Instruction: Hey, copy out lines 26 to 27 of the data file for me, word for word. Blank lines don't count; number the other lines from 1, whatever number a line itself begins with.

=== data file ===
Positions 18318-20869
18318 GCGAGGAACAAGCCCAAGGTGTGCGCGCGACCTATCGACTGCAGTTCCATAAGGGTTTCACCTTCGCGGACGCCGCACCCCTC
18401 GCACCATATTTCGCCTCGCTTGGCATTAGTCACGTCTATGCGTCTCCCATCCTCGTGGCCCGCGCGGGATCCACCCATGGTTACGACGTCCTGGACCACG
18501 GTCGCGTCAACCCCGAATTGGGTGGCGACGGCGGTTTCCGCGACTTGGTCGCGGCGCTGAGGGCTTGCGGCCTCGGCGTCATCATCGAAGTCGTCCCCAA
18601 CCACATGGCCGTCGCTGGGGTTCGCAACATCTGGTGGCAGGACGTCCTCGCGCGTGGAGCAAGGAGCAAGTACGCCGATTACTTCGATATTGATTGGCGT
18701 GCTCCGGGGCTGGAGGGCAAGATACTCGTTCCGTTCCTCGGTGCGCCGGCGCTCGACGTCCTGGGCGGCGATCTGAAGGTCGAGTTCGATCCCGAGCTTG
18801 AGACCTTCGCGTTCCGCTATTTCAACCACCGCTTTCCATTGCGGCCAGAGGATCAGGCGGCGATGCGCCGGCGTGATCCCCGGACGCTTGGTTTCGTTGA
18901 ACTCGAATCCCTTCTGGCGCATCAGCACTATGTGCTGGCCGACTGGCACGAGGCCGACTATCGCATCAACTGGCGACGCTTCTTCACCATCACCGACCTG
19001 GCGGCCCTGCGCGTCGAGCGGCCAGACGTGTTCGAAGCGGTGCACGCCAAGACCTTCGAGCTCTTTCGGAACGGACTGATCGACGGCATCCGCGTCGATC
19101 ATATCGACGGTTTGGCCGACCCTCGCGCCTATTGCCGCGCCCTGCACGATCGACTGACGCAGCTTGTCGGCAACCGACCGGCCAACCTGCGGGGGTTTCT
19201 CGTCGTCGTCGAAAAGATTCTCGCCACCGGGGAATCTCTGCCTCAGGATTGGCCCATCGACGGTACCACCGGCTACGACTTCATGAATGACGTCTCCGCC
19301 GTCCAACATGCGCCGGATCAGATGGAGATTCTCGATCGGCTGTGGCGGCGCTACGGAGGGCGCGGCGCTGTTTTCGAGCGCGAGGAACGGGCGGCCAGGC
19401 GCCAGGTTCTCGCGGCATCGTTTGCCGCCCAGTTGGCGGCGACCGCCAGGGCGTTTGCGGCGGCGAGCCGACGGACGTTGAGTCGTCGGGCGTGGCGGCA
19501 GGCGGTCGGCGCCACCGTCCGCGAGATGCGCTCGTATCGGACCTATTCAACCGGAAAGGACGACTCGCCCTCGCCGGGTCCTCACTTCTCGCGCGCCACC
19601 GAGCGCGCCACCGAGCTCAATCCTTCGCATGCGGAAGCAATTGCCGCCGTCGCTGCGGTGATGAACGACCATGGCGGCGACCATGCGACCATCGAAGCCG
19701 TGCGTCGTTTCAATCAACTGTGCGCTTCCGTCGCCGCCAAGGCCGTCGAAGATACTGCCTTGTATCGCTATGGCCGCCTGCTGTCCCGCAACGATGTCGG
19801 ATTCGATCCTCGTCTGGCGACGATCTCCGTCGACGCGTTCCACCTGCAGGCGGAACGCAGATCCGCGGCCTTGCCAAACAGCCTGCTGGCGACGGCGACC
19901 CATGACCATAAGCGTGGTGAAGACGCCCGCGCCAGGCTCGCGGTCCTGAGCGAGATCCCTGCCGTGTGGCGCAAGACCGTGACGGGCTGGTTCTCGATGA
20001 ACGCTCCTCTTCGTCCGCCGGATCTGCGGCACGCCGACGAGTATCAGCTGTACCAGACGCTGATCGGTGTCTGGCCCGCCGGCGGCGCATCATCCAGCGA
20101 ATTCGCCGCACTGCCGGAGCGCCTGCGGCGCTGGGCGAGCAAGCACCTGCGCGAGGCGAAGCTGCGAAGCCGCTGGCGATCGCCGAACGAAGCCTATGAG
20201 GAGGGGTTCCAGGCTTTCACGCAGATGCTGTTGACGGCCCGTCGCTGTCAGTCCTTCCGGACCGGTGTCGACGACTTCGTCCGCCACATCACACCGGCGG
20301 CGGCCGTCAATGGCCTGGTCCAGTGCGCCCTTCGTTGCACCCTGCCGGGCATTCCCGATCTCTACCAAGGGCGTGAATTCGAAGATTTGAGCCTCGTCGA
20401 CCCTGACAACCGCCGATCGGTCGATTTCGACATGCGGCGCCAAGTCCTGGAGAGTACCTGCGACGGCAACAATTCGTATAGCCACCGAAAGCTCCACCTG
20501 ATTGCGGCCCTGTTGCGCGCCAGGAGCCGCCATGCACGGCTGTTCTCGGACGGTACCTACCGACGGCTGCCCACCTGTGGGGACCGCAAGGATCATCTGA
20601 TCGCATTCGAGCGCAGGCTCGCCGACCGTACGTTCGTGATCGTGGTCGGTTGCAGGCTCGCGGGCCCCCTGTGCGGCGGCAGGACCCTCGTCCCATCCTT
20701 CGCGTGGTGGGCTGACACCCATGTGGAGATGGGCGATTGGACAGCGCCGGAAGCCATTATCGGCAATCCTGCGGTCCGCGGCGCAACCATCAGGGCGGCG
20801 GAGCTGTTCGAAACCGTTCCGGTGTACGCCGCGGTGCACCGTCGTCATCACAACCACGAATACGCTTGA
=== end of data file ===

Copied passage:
20701 CGCGTGGTGGGCTGACACCCATGTGGAGATGGGCGATTGGACAGCGCCGGAAGCCATTATCGGCAATCCTGCGGTCCGCGGCGCAACCATCAGGGCGGCG
20801 GAGCTGTTCGAAACCGTTCCGGTGTACGCCGCGGTGCACCGTCGTCATCACAACCACGAATACGCTTGA